Generally there are two stages in the development of these organoid overgrowths. The early stage is characterized by papillomatous epithelial hyperplasia. There is exophytical overgrowth of epithelial cells. The hair follicles are small and the oil glands are normal. After puberty, sebaceous and apocrine glands proliferate and become hyperplastic. The hair follicles may regress and disappear. The epidermis becomes verrucous (covered with wart-like projections).

Nevus sebaceous complications

In some patients with extensive organoid lesions, linear nevus sebaceus syndrome may be present with associated with abnormalities of the central nervous system, ophthalmologic changes, skeletal deformities and malignancy. The organoid overgrowths have been observed together with speckled lentiginous lesions which may progress into malignant conditions.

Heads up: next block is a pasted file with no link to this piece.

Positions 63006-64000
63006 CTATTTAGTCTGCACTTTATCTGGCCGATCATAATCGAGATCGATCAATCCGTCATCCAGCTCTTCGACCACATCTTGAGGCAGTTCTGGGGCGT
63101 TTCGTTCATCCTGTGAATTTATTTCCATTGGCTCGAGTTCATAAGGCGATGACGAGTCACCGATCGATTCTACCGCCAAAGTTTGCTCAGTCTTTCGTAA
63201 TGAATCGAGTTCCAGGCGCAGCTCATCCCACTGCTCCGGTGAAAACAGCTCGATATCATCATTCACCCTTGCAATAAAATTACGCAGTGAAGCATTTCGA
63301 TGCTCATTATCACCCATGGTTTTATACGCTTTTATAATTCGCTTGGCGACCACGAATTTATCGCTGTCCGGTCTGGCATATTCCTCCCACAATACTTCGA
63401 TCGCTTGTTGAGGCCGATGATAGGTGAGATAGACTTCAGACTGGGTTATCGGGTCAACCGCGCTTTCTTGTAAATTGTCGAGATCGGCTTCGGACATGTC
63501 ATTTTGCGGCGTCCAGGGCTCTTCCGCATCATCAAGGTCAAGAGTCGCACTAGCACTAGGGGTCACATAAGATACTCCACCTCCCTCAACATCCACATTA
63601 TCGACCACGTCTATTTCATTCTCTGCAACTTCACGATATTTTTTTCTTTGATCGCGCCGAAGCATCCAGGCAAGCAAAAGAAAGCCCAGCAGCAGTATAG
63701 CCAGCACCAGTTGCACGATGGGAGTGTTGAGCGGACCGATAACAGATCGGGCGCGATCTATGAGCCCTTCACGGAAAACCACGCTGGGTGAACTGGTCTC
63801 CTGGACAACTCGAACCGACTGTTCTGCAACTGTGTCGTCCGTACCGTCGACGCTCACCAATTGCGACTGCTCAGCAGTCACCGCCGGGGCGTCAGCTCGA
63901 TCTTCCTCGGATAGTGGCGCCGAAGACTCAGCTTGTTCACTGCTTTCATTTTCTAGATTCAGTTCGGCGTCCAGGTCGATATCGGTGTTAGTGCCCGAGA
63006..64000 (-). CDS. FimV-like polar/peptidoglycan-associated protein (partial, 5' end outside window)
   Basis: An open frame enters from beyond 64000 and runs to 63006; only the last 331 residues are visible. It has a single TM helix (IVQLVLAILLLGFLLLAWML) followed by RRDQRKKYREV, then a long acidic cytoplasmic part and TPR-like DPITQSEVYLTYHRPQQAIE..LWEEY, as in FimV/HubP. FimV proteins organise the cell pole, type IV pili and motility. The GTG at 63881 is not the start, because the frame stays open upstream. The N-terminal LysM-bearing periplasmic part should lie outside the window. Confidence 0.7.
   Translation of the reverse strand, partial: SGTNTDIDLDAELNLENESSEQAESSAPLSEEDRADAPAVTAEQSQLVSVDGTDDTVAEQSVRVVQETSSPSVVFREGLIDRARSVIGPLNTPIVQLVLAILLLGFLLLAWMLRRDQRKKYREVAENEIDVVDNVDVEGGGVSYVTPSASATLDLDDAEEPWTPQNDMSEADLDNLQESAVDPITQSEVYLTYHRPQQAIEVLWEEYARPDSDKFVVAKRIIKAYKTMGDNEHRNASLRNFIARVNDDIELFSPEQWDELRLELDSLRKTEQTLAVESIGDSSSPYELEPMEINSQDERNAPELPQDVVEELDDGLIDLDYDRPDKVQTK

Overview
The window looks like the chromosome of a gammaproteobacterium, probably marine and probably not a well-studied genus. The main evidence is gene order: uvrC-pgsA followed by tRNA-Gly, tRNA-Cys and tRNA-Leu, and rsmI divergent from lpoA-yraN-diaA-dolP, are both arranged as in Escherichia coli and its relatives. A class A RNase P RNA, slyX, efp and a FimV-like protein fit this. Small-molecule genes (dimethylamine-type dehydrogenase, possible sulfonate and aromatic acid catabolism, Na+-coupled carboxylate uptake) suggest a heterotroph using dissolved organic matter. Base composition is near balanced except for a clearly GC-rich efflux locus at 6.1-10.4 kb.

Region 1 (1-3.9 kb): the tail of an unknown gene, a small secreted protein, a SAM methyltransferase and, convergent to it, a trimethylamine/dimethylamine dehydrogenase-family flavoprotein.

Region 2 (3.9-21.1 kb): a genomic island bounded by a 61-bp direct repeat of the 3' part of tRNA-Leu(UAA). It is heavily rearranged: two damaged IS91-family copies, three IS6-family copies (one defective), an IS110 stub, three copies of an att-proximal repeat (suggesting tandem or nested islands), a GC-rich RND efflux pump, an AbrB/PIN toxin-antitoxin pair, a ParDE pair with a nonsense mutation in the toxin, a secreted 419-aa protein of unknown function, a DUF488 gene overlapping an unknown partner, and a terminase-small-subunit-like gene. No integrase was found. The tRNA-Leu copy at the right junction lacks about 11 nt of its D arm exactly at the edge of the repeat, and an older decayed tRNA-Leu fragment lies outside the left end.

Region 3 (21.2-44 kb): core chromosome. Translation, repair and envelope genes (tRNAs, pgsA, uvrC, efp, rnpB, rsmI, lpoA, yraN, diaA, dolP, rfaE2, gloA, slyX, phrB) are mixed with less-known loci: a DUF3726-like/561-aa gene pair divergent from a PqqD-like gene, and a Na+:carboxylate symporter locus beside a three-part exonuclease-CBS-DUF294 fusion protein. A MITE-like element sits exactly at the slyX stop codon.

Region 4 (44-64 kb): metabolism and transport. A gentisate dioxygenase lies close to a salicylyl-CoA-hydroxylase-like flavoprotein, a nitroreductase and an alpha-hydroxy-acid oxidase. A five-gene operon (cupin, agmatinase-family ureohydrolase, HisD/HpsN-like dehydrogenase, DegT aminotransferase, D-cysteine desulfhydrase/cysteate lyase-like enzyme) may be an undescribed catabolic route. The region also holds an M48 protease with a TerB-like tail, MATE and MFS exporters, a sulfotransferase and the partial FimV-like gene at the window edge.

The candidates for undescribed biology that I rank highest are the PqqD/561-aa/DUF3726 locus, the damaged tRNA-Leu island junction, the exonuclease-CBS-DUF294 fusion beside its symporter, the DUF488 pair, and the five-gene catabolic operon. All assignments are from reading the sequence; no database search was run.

Linear nevus sebaceous syndrome (LNSS)

LNSS is characterized a large organoid lesion with a plethora of systemic abnormalities. It is a typical midline nevus, small in size at birth and enlarged at puberty with verrucous epidermis with possibility of malignancy, especially basal cell epithelioma. Several organ systems are involved in this rare organoid syndrome. The syndrome is believed to be caused by an autosomal dominant lethal mutation that survives by somatic mosaicism (Gorlin et al., 2001).
image of organoid nevus sebaceous of Jadassohn
image of organoid nevus sebaceous of Jadassohn
The patient may affected by several disorders including seizures, intellectual deficit, aortic coarctation (narrowing of the aorta), skeletal dysplasia (dwarfism), retinal anomalies and urogenital anomalies. Early multidisciplinary care is recommended including removal of the organoid nevus followed by orthopedic and ophthalmic care.

Phakomatosis pigmentokeratotica